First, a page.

tcp6       0      0 :::443                  :::*                    LISTEN      25721/nginx -g daem off (0.00/0/0)

We can see that nginx is listening on tcp/80 tcp/443 on both IPv4 and IPv6, MySQL is listening locally on its native port of tcp/3306, and ghost is listening on tcp/2368. Let’s check that against what we have configured in nginx:

ghost@ghost1-nyc3:~ $ cat /etc/nginx/sites-enabled/ | grep 127

Whoops, looks like it’s forwarding on to tcp/2369, which no one is listening to. If this has happened, you can choose to edit the Ghost config file, or nginx. I chose nginx:

ghost@ghost1-nyc3:~ $ sudo sed 's/2369/2368/' -i /etc/nginx/sites-available/*conf 

ghost@ghost1-nyc3:~ $ sudo nginx -t
nginx: the configuration file /etc/nginx/nginx.conf syntax is ok
nginx: configuration file /etc/nginx/nginx.conf test is successful
ghost@ghost1-nyc3:~ $ sudo service nginx restart

You should now be greeted (if not already) by Ghost:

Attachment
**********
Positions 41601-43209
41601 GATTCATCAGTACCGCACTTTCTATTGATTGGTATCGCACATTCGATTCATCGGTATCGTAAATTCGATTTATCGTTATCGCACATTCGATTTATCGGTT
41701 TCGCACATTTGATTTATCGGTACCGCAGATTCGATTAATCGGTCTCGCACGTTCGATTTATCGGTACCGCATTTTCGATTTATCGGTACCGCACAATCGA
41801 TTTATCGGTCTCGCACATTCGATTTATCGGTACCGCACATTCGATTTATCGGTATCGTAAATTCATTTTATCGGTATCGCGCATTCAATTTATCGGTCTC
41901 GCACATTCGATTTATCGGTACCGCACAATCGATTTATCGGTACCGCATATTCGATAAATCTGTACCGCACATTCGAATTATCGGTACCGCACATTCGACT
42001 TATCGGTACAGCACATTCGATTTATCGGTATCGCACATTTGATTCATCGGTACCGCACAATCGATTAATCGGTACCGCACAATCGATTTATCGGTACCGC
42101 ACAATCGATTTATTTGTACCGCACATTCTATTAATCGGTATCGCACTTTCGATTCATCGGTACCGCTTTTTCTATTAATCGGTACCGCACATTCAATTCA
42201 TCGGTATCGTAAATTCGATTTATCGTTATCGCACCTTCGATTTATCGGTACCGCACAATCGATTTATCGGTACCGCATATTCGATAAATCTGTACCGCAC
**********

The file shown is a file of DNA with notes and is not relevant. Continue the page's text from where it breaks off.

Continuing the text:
Hopefully everything worked, if not, leave a comment below or catch me in the HangOps and DevOps Chat Slack communities.

Past this point, I’d recommend downloading the Ghost desktop app and tying it to your new blog, it’s pretty seamless and is a breath of fresh air if you’re coming from WordPress.


We setup a single tenancy server. It’s easily possible to host multiple Ghost sites on a server. You’ll need to create new MySQL details and /var/www/<name> directory, you should be able to accomplish most of the rest with certbot and ghost-cli, specifying a new domain/directory where required, using the commands in this article.

You will need to ensure your local Ghost installs are listening on different ports (usually tcp/2369onwards), and the nginx config reflects this.

If You Enjoyed Reading

Using this Digital Ocean link will give you $10 in credits, and I’ll get some too which gives me free resources for making these kind of blog posts. Let me know if you’d like to see any similar posts or spotted any issues in this one.

Thanks for reading.